If doing this, resist the urge to do it without support for the router. I made a quick jig and the job was a piece of cake.

    [​IMG]

    And +1 to not moving or lifting the router until it has completely stopped. I violated this rule and made a small gouge in the side of the neck pocket. Thankfully, it doesn't show with the neck installed.

    [​IMG]
     
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  10. trev333

    trev333 Telefied Ad Free Member

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    I use a trimmer to do my pockets, I make a bigger base to use for more stability....

    my big 1/2" machine seems a bit over kill for pockets .

    router base sanded.JPG
     
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  11. trev333

    trev333 Telefied Ad Free Member

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    a good set of Forstner bits to hog out most of the material before you even get your router out....;)
     
  12. oldunc

    oldunc Tele-Afflicted

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    Be careful about direction when edge routing, or following an outline. Bit on the right of the cut pulls it in to the cut; on the left it tends to bounce off. On the other hand, bit on the right (or pulling router toward you) is less likely to chip, so if you have a power stock feeder (guessing you don't- who does?) or are taking a very light cut, it can be the best way to go.
     
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  13. trev333

    trev333 Telefied Ad Free Member

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    think of a router as a vertical Planer and only try to shave as much material in a pass as you would with a hand Plane...or an electric planer for that matter...:D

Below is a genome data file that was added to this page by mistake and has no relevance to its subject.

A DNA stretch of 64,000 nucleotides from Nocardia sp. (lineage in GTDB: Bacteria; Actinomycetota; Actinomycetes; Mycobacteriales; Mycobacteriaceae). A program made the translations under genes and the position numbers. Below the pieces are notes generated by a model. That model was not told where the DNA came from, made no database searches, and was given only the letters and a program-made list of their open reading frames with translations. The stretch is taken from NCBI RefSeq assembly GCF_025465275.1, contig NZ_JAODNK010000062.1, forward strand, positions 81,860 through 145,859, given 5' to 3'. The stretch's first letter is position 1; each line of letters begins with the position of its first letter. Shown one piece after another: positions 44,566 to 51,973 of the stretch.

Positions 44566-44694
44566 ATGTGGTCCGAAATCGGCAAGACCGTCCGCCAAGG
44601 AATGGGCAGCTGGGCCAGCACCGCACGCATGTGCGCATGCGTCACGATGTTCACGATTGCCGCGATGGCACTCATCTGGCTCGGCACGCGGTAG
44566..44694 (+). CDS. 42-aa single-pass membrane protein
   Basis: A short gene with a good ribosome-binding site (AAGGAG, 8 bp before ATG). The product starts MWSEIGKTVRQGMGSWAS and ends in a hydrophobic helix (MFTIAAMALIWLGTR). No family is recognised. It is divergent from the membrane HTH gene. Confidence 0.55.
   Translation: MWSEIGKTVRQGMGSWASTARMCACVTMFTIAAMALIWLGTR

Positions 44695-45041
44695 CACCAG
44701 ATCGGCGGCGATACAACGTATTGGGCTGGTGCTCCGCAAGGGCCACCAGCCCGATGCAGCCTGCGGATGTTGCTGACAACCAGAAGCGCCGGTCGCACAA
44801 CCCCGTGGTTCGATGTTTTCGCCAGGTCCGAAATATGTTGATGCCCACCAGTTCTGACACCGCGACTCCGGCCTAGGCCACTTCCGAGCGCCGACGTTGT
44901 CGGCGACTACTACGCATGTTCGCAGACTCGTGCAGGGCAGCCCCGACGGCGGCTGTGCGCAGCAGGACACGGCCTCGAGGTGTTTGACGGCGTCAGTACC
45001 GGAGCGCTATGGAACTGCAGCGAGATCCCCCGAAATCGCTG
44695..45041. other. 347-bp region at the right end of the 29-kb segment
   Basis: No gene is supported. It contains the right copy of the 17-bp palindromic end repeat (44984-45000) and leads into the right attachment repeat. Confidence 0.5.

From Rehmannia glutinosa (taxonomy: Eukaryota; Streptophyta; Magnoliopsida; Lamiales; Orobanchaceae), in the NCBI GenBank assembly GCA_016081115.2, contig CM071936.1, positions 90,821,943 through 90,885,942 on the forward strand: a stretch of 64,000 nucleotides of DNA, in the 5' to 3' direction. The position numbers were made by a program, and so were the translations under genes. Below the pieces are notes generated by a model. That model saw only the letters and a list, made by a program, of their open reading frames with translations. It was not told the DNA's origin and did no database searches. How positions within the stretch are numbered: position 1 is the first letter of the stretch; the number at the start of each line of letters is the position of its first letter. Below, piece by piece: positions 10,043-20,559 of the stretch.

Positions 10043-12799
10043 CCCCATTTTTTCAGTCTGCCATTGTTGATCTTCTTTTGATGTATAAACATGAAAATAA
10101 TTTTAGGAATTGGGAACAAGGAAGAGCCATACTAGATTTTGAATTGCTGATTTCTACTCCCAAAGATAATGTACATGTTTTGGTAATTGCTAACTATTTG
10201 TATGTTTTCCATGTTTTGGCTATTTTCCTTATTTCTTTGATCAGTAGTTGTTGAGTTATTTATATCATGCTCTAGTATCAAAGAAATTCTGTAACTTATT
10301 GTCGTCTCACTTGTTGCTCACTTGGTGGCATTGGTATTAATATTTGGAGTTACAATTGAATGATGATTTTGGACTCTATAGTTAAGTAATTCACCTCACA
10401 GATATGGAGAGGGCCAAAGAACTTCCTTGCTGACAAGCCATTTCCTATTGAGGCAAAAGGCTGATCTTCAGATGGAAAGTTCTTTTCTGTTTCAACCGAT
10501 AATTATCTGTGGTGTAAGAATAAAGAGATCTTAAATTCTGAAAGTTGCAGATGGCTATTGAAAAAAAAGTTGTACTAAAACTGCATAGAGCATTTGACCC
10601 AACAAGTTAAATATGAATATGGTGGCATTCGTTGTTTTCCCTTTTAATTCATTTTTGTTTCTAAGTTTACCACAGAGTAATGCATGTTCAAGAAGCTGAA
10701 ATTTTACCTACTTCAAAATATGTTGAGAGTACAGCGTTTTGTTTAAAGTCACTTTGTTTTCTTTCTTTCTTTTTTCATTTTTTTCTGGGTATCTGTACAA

14. FuncleManson

    FuncleManson Tele-Meister

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    Keep your fingers outta there. I learned that the hard way.
     
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  15. tele_savales

    tele_savales Tele-Afflicted

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    I think this is one of those times where "pics or it didn't happen" does not apply.
     
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  16. Dan Miller

    Dan Miller Tele-Meister

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    My mantra, whether it be power tool or hand tool(*), is "if it slips, where's it going to go?"

    First corollary is "If it feels unsafe, it is unsafe: time to back off and reconsider the job."

    * I've done more damage to myself with a utility knife than anything else. So far.
     
  17. FuncleManson

    FuncleManson Tele-Meister

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    Ahh... It doesn't look bad at all today.

    In 1997, I took off off the end of my left ring finger (my main bending finger!) on a router table at work. The nail was gone and it was shredded pretty good, but the ER doc did an amazing job sewin' it up and the nail eventually grew back. The finger's a little clubby and it's sensitive in cold weather, but it functions fine. If you look to the right of the nail, you can see a couple of the "spirally" scars.

    20210916_181041.jpg
     
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  18. FuncleManson

    FuncleManson Tele-Meister

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    The only advice I can add to the tips others have offered is, don't get too comfortable. My accident occurred after I'd used routers and router tables for several years and I just got careless. I was actually a lot more careful when I was inexperienced.
     
  19. Willy-son

    Willy-son Tele-Meister

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    Sell the router and leave it to a professional.
     
  20. trev333

    trev333 Telefied Ad Free Member

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    slide 2 bearings onto the pattern bit shaft if you can, sits on the pattern better ,, :)